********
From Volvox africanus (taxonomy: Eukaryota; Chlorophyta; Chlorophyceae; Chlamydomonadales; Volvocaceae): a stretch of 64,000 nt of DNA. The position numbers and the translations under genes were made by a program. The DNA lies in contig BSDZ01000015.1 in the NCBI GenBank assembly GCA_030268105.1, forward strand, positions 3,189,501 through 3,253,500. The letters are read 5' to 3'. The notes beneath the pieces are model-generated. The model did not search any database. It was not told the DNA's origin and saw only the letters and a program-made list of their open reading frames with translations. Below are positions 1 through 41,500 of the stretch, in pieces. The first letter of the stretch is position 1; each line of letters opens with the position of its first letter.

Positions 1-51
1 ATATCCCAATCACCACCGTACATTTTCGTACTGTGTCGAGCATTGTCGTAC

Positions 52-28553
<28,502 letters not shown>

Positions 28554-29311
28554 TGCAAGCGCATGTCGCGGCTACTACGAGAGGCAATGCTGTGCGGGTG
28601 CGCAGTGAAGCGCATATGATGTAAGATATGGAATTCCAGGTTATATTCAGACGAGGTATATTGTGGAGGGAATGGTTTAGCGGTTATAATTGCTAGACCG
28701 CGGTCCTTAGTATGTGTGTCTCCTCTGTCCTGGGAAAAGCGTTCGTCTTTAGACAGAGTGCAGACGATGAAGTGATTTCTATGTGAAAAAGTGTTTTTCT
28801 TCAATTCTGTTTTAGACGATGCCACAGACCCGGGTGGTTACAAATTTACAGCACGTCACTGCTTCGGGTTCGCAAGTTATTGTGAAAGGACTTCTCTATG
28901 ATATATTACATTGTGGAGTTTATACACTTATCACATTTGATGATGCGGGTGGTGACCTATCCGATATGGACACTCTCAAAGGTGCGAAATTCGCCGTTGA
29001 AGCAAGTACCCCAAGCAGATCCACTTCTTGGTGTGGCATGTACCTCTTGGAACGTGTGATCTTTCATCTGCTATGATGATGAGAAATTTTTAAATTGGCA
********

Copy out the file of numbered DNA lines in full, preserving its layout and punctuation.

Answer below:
From Volvox africanus (taxonomy: Eukaryota; Chlorophyta; Chlorophyceae; Chlamydomonadales; Volvocaceae): a stretch of 64,000 nt of DNA. The position numbers and the translations under genes were made by a program. The DNA lies in contig BSDZ01000015.1 in the NCBI GenBank assembly GCA_030268105.1, forward strand, positions 3,189,501 through 3,253,500. The letters are read 5' to 3'. The notes beneath the pieces are model-generated. The model did not search any database. It was not told the DNA's origin and saw only the letters and a program-made list of their open reading frames with translations. Below are positions 1 through 41,500 of the stretch, in pieces. The first letter of the stretch is position 1; each line of letters opens with the position of its first letter.

Positions 1-51
1 ATATCCCAATCACCACCGTACATTTTCGTACTGTGTCGAGCATTGTCGTAC

Positions 52-28553
<28,502 letters not shown>

Positions 28554-29311
28554 TGCAAGCGCATGTCGCGGCTACTACGAGAGGCAATGCTGTGCGGGTG
28601 CGCAGTGAAGCGCATATGATGTAAGATATGGAATTCCAGGTTATATTCAGACGAGGTATATTGTGGAGGGAATGGTTTAGCGGTTATAATTGCTAGACCG
28701 CGGTCCTTAGTATGTGTGTCTCCTCTGTCCTGGGAAAAGCGTTCGTCTTTAGACAGAGTGCAGACGATGAAGTGATTTCTATGTGAAAAAGTGTTTTTCT
28801 TCAATTCTGTTTTAGACGATGCCACAGACCCGGGTGGTTACAAATTTACAGCACGTCACTGCTTCGGGTTCGCAAGTTATTGTGAAAGGACTTCTCTATG
28901 ATATATTACATTGTGGAGTTTATACACTTATCACATTTGATGATGCGGGTGGTGACCTATCCGATATGGACACTCTCAAAGGTGCGAAATTCGCCGTTGA
29001 AGCAAGTACCCCAAGCAGATCCACTTCTTGGTGTGGCATGTACCTCTTGGAACGTGTGATCTTTCATCTGCTATGATGATGAGAAATTTTTAAATTGGCA